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Friday, February 13, 2009, 06:30 am PT (09:30 am ET)

Apple, AT&T mulling tiered data plans for next iPhone - report

Apple and its US wireless partner AT&T are discussing plans to potentially offer next-gen iPhone customers more data plan choices amid fears of losing their business during a time of economic hardship, according to a new report.

In a research note to clients Friday, Kaufman Brothers analyst Shaw Wu said he believes the current plan pricing is too high, which has resulted in some customers balking at the required $70+ monthly fees and taxes just to upgrade to an iPhone. The current data plan is $30 while enterprise customers pay $40.

"Our sources indicate what's holding up new iPhones are not technology issues but rather fine-tuning of its go-to-market strategy," Wu wrote. "Due to fear of lower profits, [AT&T] is more open to developing tiered data plans that fit more in line with today's environment."

Wu doesn't mention any specific possible plans, but he does discuss some new possible models of the iPhone.

"Apple, along with AT&T and its carrier partners, is in the midst of figuring out how to position a second and potentially even a third iPhone model that would be complimentary and minimize cannibalization with the current 3G iPhone," he wrote.

The analyst believes Apple will follow a strategy similar to what the company did with the iPod, expanding the market with more choices. Citing sources, Wu predicts several iPhone models with differing feature sets, adding the possibility of a low-cost voice, e-mail, messaging-only plan with no Internet on what he referred to as an "iPod phone".

His supply chain checks supposedly point to three iPhone models at "a fairly advanced development stage" that await the green light from Apple.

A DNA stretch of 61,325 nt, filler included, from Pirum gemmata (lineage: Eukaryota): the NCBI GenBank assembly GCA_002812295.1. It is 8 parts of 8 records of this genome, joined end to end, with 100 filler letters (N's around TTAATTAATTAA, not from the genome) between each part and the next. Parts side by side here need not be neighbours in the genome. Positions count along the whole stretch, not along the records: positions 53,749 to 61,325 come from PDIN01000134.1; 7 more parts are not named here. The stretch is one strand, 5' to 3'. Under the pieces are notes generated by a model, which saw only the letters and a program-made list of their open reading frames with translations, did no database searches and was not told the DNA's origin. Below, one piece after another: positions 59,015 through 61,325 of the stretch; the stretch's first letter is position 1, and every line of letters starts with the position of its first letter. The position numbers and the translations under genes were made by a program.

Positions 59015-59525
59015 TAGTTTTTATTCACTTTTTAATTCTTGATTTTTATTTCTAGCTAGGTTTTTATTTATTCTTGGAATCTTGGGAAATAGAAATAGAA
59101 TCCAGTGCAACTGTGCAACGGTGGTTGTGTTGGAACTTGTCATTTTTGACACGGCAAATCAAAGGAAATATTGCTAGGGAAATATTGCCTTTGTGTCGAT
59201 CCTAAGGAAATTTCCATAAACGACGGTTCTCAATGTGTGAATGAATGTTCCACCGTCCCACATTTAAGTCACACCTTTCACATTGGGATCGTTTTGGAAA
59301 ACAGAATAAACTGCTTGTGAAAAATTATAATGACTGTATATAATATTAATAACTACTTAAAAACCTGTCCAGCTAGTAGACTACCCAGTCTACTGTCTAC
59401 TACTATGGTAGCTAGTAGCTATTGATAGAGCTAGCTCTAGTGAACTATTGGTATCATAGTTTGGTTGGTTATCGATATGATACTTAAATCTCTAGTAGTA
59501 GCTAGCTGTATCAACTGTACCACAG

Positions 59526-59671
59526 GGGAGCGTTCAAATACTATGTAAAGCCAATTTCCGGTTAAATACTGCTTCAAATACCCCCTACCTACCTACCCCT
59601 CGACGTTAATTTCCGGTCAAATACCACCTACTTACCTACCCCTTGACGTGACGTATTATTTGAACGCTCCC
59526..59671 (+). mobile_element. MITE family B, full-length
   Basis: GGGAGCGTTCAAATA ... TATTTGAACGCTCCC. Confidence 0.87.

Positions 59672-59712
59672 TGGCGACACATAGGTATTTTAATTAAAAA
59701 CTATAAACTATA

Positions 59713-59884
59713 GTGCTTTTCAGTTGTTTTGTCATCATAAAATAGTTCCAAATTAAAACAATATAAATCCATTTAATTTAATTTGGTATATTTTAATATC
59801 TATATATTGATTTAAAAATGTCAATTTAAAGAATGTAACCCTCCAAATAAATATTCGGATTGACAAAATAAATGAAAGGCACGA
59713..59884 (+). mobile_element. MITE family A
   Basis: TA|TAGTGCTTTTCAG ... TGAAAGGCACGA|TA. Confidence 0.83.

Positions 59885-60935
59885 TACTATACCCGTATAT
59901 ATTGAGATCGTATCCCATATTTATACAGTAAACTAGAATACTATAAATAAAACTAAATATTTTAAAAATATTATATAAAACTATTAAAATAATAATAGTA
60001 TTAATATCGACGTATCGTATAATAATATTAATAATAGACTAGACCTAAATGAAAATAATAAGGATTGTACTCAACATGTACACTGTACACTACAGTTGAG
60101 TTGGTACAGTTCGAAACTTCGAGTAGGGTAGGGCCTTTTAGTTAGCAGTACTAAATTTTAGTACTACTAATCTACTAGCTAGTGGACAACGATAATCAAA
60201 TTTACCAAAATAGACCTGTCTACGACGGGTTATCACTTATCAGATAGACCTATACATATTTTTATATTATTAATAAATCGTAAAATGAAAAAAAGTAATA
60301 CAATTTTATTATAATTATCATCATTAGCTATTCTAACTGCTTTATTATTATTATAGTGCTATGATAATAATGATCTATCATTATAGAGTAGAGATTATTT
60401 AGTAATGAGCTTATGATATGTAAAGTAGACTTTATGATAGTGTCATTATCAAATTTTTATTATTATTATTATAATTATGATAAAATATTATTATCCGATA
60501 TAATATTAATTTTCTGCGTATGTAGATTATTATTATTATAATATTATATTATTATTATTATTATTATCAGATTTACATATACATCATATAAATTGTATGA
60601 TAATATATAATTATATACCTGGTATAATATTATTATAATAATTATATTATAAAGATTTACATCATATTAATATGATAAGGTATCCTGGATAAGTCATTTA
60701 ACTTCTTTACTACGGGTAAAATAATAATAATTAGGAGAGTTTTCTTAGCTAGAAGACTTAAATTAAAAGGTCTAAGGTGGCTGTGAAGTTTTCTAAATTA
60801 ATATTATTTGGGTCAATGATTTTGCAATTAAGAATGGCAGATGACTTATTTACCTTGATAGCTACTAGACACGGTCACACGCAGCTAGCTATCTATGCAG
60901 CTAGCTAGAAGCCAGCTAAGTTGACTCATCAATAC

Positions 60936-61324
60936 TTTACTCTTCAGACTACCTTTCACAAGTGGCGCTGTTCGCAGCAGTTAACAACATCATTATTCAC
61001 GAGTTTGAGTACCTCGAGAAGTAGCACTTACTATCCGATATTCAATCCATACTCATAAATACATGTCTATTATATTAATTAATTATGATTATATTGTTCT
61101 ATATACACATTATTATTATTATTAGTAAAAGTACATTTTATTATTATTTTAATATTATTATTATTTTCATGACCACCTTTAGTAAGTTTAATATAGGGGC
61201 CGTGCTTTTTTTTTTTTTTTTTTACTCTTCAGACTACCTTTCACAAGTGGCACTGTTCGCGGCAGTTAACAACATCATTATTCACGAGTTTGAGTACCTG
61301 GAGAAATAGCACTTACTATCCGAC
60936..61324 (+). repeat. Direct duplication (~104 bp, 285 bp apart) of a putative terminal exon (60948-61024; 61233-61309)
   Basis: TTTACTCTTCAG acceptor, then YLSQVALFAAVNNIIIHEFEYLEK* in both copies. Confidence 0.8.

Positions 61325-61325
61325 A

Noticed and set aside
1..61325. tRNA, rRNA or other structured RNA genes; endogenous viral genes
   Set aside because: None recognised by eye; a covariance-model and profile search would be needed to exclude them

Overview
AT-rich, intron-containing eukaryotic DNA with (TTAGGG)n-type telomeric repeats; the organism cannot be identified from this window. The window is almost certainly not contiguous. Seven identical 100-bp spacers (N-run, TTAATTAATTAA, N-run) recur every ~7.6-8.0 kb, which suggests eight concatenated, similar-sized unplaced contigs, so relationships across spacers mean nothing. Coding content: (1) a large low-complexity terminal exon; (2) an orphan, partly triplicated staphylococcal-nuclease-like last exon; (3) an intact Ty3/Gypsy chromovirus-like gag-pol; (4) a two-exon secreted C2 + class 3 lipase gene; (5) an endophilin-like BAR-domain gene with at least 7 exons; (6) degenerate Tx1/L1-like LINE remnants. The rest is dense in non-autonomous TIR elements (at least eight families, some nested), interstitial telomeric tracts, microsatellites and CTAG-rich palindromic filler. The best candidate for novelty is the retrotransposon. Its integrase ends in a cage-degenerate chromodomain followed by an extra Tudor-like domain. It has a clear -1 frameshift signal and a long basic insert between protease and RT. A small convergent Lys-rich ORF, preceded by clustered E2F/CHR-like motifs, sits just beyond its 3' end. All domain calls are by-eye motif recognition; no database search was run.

"One of these has a smaller, approximately 2.8-inch screen, but true to Apple's word, we believe it will be less likely to see the light of day in the near term as it appears that software and thus feature sets will be the key differentiator as opposed to screen size, like with iPods and Macs," he told clients.

Wu becomes the latest to disregard acting chief executive Tim Cook's comments about low-end iPhones last month.

"You know us, we're not going to play in the low-end voice phone business," Cook said. "That's not who we are. That's not why we're here. We'll let somebody do that, our goal is not to be the unit share leader in the phone industry. It is to build the best phone."

Piper Jaffray's Gene Munster predicted a family of iPhones, Mike Abramsky of RBC has twice talked up an entry-level iPod phone, and now there is Wu. Of course, the three are not alone.

Wu maintains his $120 price target for shares of Apple, reiterating his belief that the Cupertino-based company is "one of the better names to own in this tough macroeconomic environment."